Demand Trends Continue to Gradually Improve After Challenging Start
According to the results of our survey, demand for passenger and light truck replacement tires improved in August. The latest performance marks the fourth consecutive month of healthier, albeit far from strong, trends after a very challenging start to the year. Anecdotal commentary from dealers indicates that demand was fairly steady throughout the month.
Not surprisingly, most of the dealers in our sample were upbeat that the posted volumes were in-line with or better than the metrics they put up in the prior year’s period, which was a strong month.
While demand trends continue to gradually improve after a challenging start to the year, it is clear that the domestic passenger and light truck replacement tire market is still growing below trend, especially considering the fact that the softness in the first half of the year likely resulted in some pent-up demand. As noted previously, our contacts have offered little explanation as to why the soft trends across the passenger and light truck replacement tire market persisted deep into the second quarter of 2017.
However, many have indicated that the improving momentum is more consistent with the favorable trends in many of the key drivers of intermediate-term demand, including a stronger consumer due to low energy costs and a solid labor market, favorable miles driven trends over the past 24 months (despite softer trends over the past 6 months), and an expanding car parc. While the sluggish sell-out trends in the first half of 2017 created a difficult operating environment in the short-run, the inability of any of our contacts to point to any structural factors that might be pressuring demand trends, in addition to the healthier, albeit far from robust, results over the past few months, leads us to believe that the odds are still high that the weak trends will prove to be transitory.
Regarding the inventory positions of our respondents, the healthier sell-out trends coupled with disciplined production schedules enacted by manufacturers in the second quarter of 2017 leads us to believe that progress is finally being made destocking the inventory buildup that occurred during the first few months of the year. In fact, we are growing optimistic that the bulk of the pricing volatility and weakness is behind us as we continue to hear from contacts in the industry that upstream promotional activity has stabilized following better sell-out trends in June, July and August, and that channel inventories are improving.From a pricing perspective, our recent channel work suggests that the broader pricing environment weakened slightly in August, continuing the volatility that we have seen in prices since the end of 1Q17. The softer pricing environment, after two months of healthier pricing trends, seems to largely reflect the varying end-market promotions that dealers are using to gain share in their respective markets in a no-growth environment, as opposed to a fresh uptick in promotional activity upstream. In fact, we continue to hear from contacts in the industry that upstream promotional activity has stabilized following better sell-out trends in June, July and August.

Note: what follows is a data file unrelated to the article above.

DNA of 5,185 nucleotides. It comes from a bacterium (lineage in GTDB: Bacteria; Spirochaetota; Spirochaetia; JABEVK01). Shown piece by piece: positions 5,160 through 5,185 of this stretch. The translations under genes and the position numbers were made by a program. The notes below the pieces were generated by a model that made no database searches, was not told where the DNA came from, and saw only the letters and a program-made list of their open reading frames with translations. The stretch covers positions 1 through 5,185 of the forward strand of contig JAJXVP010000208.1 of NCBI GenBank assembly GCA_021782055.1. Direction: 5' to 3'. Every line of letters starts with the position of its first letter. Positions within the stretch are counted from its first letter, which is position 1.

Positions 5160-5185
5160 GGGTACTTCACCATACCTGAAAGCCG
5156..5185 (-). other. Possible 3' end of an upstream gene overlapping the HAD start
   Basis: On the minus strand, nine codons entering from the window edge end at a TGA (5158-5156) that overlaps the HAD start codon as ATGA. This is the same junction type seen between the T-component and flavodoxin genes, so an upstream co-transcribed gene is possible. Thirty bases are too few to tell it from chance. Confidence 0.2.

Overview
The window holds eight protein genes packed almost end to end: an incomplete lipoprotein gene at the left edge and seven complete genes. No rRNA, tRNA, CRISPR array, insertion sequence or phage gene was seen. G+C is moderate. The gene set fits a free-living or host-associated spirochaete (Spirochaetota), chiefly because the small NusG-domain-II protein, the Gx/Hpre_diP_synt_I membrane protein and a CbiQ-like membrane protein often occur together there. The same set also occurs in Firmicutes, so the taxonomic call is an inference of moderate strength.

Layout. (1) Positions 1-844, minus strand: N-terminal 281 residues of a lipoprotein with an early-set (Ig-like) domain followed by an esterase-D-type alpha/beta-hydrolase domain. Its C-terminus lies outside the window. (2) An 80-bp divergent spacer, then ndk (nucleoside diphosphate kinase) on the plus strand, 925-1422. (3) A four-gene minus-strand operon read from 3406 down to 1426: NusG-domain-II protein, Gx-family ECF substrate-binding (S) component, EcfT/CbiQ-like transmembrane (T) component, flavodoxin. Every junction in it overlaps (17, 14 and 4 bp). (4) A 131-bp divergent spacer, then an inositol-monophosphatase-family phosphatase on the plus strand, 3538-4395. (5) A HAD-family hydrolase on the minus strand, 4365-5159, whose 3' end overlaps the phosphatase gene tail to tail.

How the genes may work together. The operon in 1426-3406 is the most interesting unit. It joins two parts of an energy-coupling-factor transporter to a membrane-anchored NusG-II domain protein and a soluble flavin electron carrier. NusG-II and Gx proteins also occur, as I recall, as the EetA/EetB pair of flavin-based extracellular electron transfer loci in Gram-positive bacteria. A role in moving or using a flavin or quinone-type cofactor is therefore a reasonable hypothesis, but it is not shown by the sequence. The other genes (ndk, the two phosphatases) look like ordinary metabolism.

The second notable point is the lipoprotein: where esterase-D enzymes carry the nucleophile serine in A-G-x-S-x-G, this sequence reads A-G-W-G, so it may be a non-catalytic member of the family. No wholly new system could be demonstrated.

In our opinion, operators that lead with a model that includes high quality of service at fair prices will be able to maintain their margin structure in this category, while those that sell on price alone will only opt to pass along the higher costs and neutralize the impact on gross profit. Until next time, keep the tires rolling out the door.
A number of independent tire dealers were surveyed concerning current business trends. Except for tire prices and costs, the results of the August 2017 survey are compared with those of August 2016.
Dealers are holding their breath going into the end of 3Q17
According to our survey results, 100% of passenger and light truck tire dealers believe that business will stay about level over the next six months, and none are worried that trends will improve or worsen. While the outlook of the dealers has fluctuated slightly over the past six months, we remain encouraged by the fact that none of the respondents expect trends to decline. The outlook for commercial truck tire demand was also neutral, as 100% of the dealers we spoke with see the business staying about the same in the coming months while none of the participants see business trends improving or worsening.